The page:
One of the ways to cultivate belonging of course, is to become friends with the local flora and fauna. Since it’s June that means it’s the beginning of berry season, and they’re out there awaiting our conversation!
In our neck of the woods (Humboldt County), we are blessed with many kinds of wild berries. Blackberries by the bushel will be everywhere in a couple months, but already Salmonberries are plumping nice.
We found a variety of berries among a a beautiful mixed shore pine/Sitka spruce forest with red alder, deer and bracken fern, elderberry & huckleberry bushes (later season). Thimbleberry flowers are blooming, with berries coming soon. Salal berries a little later. Also, the tendrils of wild cucumbers were looping through the other bushes–they look like some alien sea pod and are gorgeous, but don’t eat them! .
Twinberry honeysuckle (the dark ones) are not really edible, but have been used medicinally and for dying basketry, etc. We’re looking forward to experimenting with some wild dyes this season.
All three of these berries are new to me, but getting to know them and the whole plant helps me sink into a deeper sense of belonging with the land and more-than-human world.
What are some wild berries in your area?
Over the next few weeks, I will be posting ways in which we can cultivate belonging—to Place (the land, watershed, & more-than-human world), to community, & to self (body/soul/calling)—and how these are all interrelated.
One of the ways to cultivate belonging to where you’re at (in time and space) is by learning about the original inhabitants of the land. Especially because I live & work on the land, I find it especially important and meaningful. This includes educating myself about the history of indigenous people where I am, their relationship with the ecosystem, their stories, the history of settler aggression, current culture & struggles.
Here on the ‘North Coast’, in the Humboldt Bay region, that is the Wiyot people (where I live). The Wiyot and adjacent people thrived here for 1000s of years prior to European settlement. Wiyot ancestral lands extend from Little River in the north, to Bear River Ridge to the south, and inland to Chalk Mountain & Berry Summit.
So the first step is recognizing that, & owning that I come here as a settler & part of a colonial thrust of history that disrupted & ALMOST eliminated that entire culture.
But Wiyot are still here & thriving, and just a few months ago Eureka City council voted unanimously to return Duluwat (Indian Island) in the Bay to the Wiyot tribe. In February 1860, Duluwat was the site of a horrendous massacre of women, children, & elderly by Euro-Americans, when the men were away gathering supplies.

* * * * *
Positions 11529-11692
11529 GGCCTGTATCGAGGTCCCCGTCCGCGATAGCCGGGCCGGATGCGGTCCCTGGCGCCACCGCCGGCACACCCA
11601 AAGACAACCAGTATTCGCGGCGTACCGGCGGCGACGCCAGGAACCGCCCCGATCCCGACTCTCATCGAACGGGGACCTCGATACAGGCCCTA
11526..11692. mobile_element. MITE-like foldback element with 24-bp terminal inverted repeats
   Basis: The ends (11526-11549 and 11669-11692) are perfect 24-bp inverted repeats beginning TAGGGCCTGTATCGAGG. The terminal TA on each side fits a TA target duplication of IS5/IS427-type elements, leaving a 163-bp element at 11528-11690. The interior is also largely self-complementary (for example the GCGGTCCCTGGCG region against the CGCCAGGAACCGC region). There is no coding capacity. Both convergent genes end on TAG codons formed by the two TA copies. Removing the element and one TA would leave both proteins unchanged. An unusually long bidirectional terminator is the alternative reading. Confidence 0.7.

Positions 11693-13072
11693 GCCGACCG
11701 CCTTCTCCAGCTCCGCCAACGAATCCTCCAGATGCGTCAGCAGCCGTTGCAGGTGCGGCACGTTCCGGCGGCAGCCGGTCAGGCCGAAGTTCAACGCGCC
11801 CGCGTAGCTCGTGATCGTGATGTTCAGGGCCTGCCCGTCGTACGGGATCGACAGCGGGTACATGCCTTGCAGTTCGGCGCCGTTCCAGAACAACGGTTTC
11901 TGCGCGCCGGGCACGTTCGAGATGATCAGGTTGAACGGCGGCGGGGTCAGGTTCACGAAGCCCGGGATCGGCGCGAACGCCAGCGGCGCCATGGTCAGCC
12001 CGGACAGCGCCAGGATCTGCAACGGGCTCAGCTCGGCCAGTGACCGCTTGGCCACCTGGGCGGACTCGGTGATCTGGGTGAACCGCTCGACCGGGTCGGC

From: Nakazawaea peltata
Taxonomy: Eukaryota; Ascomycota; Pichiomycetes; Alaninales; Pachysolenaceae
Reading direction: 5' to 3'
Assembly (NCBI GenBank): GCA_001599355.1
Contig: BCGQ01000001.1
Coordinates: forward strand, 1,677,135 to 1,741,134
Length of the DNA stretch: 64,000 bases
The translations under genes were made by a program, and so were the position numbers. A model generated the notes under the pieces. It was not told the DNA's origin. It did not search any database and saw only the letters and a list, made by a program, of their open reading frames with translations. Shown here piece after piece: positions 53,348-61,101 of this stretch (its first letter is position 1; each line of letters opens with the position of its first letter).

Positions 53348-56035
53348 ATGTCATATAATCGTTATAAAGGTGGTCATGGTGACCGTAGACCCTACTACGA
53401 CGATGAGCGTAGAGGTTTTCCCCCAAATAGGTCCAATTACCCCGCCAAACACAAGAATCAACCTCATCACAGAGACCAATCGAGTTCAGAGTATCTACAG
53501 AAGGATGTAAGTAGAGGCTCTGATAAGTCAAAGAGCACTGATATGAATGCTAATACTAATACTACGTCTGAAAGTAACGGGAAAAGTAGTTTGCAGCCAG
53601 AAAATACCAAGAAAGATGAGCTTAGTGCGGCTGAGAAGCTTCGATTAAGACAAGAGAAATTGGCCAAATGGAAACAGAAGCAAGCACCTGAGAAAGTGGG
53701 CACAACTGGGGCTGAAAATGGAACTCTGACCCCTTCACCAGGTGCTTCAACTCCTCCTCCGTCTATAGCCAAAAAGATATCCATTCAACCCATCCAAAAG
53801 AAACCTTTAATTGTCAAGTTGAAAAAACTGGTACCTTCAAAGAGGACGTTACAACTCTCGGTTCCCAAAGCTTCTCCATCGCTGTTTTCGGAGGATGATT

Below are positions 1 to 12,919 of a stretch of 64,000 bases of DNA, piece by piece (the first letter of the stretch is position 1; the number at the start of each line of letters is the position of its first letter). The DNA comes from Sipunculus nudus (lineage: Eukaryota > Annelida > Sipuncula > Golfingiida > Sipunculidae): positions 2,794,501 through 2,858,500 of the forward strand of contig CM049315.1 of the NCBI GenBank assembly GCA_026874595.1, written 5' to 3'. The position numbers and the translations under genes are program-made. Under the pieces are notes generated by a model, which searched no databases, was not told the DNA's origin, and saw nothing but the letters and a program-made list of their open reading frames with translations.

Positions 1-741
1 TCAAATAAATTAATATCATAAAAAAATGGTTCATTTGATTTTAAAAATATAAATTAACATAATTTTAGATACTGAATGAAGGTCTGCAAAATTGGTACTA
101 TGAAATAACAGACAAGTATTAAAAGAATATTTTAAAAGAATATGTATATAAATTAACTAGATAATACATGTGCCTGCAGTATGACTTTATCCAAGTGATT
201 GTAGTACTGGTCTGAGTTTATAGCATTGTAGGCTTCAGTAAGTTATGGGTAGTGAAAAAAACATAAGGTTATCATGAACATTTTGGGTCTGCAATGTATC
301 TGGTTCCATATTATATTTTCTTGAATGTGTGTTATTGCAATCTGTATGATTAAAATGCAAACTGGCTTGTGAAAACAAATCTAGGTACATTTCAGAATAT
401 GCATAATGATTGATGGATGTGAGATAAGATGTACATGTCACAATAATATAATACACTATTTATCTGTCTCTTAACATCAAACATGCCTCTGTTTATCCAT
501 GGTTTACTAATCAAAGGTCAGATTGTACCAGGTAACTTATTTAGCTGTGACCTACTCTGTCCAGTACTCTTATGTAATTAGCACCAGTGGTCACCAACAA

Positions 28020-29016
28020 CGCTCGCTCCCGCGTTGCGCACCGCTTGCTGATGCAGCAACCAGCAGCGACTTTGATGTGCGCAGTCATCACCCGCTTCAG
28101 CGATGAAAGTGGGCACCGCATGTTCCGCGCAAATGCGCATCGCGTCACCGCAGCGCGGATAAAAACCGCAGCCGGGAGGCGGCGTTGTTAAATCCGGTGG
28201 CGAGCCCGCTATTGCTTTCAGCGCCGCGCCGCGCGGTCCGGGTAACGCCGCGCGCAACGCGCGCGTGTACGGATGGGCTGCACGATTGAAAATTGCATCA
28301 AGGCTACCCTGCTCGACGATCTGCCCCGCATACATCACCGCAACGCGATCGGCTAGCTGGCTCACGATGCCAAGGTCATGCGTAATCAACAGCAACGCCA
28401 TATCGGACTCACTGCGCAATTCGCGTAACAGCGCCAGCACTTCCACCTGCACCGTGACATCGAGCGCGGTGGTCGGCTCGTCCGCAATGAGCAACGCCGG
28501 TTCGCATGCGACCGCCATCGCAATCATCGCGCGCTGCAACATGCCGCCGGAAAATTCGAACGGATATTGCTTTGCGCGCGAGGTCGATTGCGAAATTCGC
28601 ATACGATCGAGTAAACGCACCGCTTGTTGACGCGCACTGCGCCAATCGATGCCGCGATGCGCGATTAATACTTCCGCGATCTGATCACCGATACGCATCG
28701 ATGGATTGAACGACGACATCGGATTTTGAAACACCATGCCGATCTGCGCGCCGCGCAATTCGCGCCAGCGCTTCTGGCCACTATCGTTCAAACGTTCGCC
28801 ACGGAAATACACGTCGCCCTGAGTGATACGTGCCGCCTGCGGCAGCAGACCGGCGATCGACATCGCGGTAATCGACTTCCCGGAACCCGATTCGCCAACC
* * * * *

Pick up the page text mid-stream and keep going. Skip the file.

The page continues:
Wiyot today consider the island sacred ground, center of the world, & hold an annual renewal gathering there. I’ve read that this is the first time a municipality has voluntarily chosen to repatriate land to the original inhabitants. The Wiyot are in the process of reclamation, restoration, & cleanup from the erosion and industries.
The journey of learning the history and people is continually deepening. I’m eager to know more & also find ways to support the work of indigenous people.
Check out the app called ‘Native Land’ to find out more about indigenous in your area.
Next up in #CultivatingBelonging: Watershed
Sometimes you have to invent a new role. In fact, the Great Turning we are in the midst of may depend on it.
Our task is not to shore up the current (insane) paradigm, our task is to become more fully who we uniquely are, to create new cultural delivery systems to share the essence of our gifts.
So dig deep and unfurl that image living inside/through you. If it doesn’t fit any categories currently dominant in this culture of forgetting, death, and distraction, you’re probably on the right path.
Perhaps the more outrageous, the more the world needs it, and the more fulfilled you’ll be.
That outrageous creation that is YOU, is the route to service AND deepest personal fulfillment and belonging.
What the world needs is more initiated adults, people who know themselves, who live with purpose and courage to make the world better, share their gifts, and to lead and mentor others from a heart-centered place.
There’s no time to indulge in self-doubt. Can you trust those whispers (or shouts) within?
So this is a photo of me, being Earth Poet & Inner/Outer Wilderness Guide.
What’s the image/purpose/passion/energy in you is trying to live into the world?
We need it!
And what are you waiting for?
In all the best and wild mysteries,
I love that line, “We’re all just walking each other home,” by Ram Dass & Paul Gorman in their book How Can I Help.
But what does it mean? I think in part it means we are here to help each other live into our wholeness and deep belonging.
That we all have some feeling of separation, and anxiety around not knowing what the #€^¥! we are doing, that we yearn for aliveness, for being challenged to be our best selves, for being seen for who we are, and for being accepted for that, the good, bad, ugly, and yes, the beautiful. And that when we offer a gentle heart and big ears to one another, we are walking one another home.
What does it mean to you?